Wall Street Journal, IRS Greenlights Tax Breaks for Buyers of 23andMe Genetic Tests:
Buyers of 23andMe Inc.’s genetic-testing kits will now have an easier time paying for the service with tax-advantaged health accounts after a favorable IRS ruling.
The decision offers more clarity to consumers and reduces the cost of the company’s service. It also highlights differences between the tax law’s permissive definition of medical care and health regulators’ more restrictive approach to direct-to-consumer testing products.
The Internal Revenue Service made the ruling in May and will release a redacted version next month. The Wall Street Journal reviewed the document before 23andMe disclosed it Monday.
The company sells genetic tests that provide consumers with information about a variety of things, including ancestry, wellness and traits such as food-taste preferences. The health reports provide information on whether individuals have gene variants that increase their risk for developing certain diseases.
That health portion of 23andMe’s test is medical care for tax purposes, the IRS determined. It made no ruling on ancestry testing from the same saliva sample and said taxpayers can use reasonable methods to separate the tax-advantaged piece from the bundled product.
23andMe says the decision means consumers can claim up to $117.74 of the $199 cost of a health-and-ancestry kit as medical care for tax purposes and is offering a calculator to handle taxes, shipping and discounts. Jacquie Haggarty, the company’s deputy general counsel, said any 2019 purchases should be eligible expenses.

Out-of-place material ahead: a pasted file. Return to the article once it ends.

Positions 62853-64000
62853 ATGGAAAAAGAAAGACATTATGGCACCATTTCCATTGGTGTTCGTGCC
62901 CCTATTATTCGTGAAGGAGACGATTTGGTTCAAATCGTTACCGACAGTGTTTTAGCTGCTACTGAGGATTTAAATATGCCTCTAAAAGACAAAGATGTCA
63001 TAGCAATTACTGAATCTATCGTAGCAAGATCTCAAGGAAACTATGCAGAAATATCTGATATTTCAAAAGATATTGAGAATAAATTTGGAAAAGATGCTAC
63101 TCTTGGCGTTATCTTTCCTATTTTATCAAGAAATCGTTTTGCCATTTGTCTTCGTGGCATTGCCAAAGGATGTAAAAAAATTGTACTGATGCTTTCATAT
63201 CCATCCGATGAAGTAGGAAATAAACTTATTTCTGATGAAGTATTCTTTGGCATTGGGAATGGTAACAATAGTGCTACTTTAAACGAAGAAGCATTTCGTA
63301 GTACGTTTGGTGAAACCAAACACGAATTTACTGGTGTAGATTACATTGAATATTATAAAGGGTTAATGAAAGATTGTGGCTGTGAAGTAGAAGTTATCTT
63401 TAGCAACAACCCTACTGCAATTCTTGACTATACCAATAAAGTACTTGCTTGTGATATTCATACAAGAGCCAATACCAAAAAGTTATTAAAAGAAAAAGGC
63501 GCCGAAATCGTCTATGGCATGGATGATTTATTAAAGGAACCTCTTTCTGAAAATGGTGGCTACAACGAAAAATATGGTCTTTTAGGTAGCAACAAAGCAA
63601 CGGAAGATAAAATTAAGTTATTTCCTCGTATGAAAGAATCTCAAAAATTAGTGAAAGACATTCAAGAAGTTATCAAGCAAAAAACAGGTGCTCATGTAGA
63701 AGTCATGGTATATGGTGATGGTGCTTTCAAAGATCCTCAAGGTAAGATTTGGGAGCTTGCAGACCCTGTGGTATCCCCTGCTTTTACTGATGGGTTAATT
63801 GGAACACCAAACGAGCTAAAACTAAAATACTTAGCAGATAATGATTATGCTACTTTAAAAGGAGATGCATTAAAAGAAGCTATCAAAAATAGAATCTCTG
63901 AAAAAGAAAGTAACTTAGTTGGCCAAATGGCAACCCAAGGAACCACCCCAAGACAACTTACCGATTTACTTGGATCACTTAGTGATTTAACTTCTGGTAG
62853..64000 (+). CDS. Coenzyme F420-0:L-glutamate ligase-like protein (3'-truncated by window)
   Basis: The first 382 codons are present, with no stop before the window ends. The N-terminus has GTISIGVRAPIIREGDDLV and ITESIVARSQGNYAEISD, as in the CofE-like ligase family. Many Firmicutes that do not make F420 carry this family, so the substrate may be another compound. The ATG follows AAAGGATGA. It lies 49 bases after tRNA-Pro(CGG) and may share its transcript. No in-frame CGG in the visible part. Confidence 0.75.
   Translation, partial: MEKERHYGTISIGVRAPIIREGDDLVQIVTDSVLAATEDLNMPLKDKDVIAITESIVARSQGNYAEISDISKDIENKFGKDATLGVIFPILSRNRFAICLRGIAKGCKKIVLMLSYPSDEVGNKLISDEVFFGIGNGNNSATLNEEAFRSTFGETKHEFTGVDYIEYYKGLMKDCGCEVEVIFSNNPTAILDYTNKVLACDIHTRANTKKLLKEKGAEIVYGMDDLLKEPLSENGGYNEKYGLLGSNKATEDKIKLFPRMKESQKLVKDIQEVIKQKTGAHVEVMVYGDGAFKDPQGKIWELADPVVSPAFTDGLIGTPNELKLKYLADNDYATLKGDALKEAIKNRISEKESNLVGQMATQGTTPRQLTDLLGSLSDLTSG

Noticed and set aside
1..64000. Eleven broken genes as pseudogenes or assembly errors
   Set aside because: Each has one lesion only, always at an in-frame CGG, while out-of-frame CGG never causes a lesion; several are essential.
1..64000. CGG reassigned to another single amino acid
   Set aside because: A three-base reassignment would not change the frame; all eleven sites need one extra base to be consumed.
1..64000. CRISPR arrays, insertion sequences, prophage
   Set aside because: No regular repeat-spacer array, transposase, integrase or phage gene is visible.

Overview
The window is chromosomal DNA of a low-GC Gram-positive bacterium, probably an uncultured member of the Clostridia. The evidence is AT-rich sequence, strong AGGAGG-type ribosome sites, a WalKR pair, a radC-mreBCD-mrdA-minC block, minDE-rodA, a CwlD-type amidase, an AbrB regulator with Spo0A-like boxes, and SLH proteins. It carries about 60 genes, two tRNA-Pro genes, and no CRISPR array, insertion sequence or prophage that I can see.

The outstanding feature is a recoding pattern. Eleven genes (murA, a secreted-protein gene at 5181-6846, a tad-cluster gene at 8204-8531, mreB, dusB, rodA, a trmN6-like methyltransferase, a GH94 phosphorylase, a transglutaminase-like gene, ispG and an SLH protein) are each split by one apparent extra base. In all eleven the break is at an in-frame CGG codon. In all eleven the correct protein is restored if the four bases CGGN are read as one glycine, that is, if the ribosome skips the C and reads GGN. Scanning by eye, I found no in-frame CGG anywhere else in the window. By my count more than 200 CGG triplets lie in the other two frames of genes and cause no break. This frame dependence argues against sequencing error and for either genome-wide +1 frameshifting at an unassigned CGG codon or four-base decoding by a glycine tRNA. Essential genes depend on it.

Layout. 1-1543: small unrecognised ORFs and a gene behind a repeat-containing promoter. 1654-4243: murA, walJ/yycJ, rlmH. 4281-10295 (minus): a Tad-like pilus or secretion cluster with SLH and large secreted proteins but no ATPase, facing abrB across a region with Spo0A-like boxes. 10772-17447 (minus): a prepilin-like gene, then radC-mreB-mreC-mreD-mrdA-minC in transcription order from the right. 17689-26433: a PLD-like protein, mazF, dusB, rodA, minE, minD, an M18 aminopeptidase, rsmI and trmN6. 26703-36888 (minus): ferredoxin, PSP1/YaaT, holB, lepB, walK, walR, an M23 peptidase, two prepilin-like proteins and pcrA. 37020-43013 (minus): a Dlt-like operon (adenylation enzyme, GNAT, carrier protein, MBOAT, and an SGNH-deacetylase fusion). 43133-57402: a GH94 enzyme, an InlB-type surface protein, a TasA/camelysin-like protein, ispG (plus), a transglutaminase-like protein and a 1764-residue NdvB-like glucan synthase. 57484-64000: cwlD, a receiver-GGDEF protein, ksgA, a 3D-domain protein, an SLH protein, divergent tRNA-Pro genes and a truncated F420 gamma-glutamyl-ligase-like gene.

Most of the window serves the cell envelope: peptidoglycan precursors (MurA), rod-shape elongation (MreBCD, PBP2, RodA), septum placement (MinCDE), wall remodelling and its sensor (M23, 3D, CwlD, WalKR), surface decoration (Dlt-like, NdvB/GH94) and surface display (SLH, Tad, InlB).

That means people with tax-advantaged flexible spending accounts or health-savings accounts for their out-of-pocket costs can use that money to purchase the kits. Genetic-testing kits could be more easily added to end-of-year shopping lists—along with perennial favorites like sunscreen and contact-lens solution—by people trying to empty their use-it-or-lose-it FSA balances. People who itemize deductible medical expenses can include these costs. ...
The private-letter ruling relies on previous agency determinations that diagnostic tests of normal functioning even absent disease—such as full-body scans and pregnancy tests—are eligible medical expenses.
“The IRS, for decades, has read the term ‘disease’ extremely broadly,” said Katie Pratt, a professor at Loyola Law School in Los Angeles who studies tax treatment of medical expenses. “What matters is that there’s a serious laboratory function going on to do the genotyping.” ...
The tax ruling for 23andMe could lead beyond genetic testing, said Marianna Dyson, a tax and benefits lawyer at Covington & Burling LLP in Washington.
What’s notable, she said, is the IRS’s willingness to let the taxpayer break out the tax-advantaged portion from the cost of a bundled consumer product. An obvious next step could be considering whether a portion of smartwatches with health apps are medical costs.